09 March 2011

Post 347: The Book Thief

The Book Thief by Mark Zusak. ISBN: 9780307433848 (eBook).

I really loved the smattering of German throughout The Book Thief. I love the German language. I don't speak a whole lot of it, but I know enough that I could probably find my way to the Bahnhof (train station) or buy some food. I have found pantomime to be incredibly useful no matter the language, and it tends to elicit laughter from everyone involved.* In fact, I miss hearing German in my daily life.

I think a lot of Americans have the wrong idea about foreign languages. There are people who think just because they can't understand another language that it automatically has no value, but there is a kind of music to it. I would listen to my German coworkers just for the pleasure of hearing foreign vowels and consonant combinations in a very familiar pattern (the rhythm of the German language is very similar to English). I found this translated to other languages the longer I was away from Germany.

In fact, I distinctly remember sitting at a table at Antioch with some Polish exchange students and they were speaking to each other in Polish. When they realized that I couldn't understand them, they turned to me and apologized.

"Oh, no," I said, "please continue, I lived in Germany for 10 months, so I'm used to it, and to be honest I miss hearing a random smattering of languages during the day."

So, even though I already knew the meanings of the words Zusak threw in and then (usually) translated for the reader, it was still wonderful reading them again. It was wonderful to hear them in my head, and shape them with my mouth, to chew on them again. And even if they have the same literal meaning as they do in English, there is a definite difference in the connotations the German words bring to mind. Perhaps they are not the intended connotations of the language, but autobahn automatically sounds different to me than highway. Authobahn brings up images of sports cars and tunnels and hills and valleys. Meanwhile highway reminds me more of deserts and tumbleweeds and endless, mind-numbing boredom.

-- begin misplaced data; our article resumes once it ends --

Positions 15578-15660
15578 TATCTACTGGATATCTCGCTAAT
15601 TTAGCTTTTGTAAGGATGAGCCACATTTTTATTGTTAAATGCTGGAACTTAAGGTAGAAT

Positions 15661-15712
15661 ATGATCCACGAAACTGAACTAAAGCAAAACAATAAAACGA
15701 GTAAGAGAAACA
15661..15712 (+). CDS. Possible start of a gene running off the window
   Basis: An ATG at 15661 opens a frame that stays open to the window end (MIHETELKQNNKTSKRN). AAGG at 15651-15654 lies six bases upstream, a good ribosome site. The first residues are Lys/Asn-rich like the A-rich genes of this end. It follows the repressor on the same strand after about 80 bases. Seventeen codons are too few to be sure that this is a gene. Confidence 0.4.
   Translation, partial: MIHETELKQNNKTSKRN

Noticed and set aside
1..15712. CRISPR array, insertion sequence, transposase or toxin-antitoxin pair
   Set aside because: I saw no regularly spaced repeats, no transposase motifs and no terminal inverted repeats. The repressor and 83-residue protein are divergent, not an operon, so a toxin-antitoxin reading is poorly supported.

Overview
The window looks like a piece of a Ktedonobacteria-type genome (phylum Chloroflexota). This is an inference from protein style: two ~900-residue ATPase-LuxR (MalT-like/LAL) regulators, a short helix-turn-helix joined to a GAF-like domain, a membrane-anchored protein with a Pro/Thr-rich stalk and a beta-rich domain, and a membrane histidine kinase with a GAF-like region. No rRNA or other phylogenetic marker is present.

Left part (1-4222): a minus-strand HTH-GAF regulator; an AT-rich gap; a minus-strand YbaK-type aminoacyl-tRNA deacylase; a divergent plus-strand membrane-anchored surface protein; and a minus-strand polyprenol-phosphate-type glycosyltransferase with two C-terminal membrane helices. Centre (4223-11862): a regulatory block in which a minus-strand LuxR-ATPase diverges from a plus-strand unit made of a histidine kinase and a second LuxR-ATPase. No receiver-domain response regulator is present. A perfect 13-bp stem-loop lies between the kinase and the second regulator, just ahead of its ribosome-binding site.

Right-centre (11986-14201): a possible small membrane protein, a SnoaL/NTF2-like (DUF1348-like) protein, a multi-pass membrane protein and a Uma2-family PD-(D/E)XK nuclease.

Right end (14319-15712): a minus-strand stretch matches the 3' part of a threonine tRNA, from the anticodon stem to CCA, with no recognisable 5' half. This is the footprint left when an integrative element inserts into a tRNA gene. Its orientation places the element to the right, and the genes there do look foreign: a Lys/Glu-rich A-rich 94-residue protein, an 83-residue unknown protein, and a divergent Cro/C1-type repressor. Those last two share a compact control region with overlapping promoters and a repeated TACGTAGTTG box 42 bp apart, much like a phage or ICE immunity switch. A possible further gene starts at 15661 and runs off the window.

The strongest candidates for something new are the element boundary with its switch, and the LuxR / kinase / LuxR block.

It doesn't matter that there are problems and inaccuracies with both of those words and the connotations created in my head. The fact remains that I have them and I like to think that most people attach different feelings to different words. That is why I like hearing foreign languages spoken. In some ways it makes it easier to understand the meaning of the words spoken, even if it just means I know someone is talking amiably to a friend, or kvetching to a coworker. The fact that I don't know the words does not mean I do not know the context of the emotion, unless their inflections and/or body language are completely different. But I also get to add foreign words to my vocabulary and so I am able to relish the emotions, memories, etc. that these words evoke. The same sentence could very well paint completely different pictures in my head depending on the language it's spoke in.

The cat is black.
Le chat est noir.
Die katze ist schwarz.
El gato es negro.

They are all images of a black cat, but for instance I see the French cat sitting in an open window at night with a ribbon tied around it's neck and a large bottlebrush tail. The German cat is in the barn earning his keep by chasing away all the mice. Maybe I'm the only one who does this, but I guarantee that expanding your mind in this way makes life infinitely more fascinating. I can stay inside my head for hours thinking about words and language and painting all sorts of different emotional and visual pictures. Does anyone else think this way?

An awesome video review can be found on bandgeek8408's channel.
LibsNote: Copy checked out from my library via Overdrive Media.
*I have stories about a Frenchman trying to get the idea of "turkey" across to me, and me trying to get the idea of the word "asshat" across to yet another Frenchman. What can I say, French wine is very drinkable.

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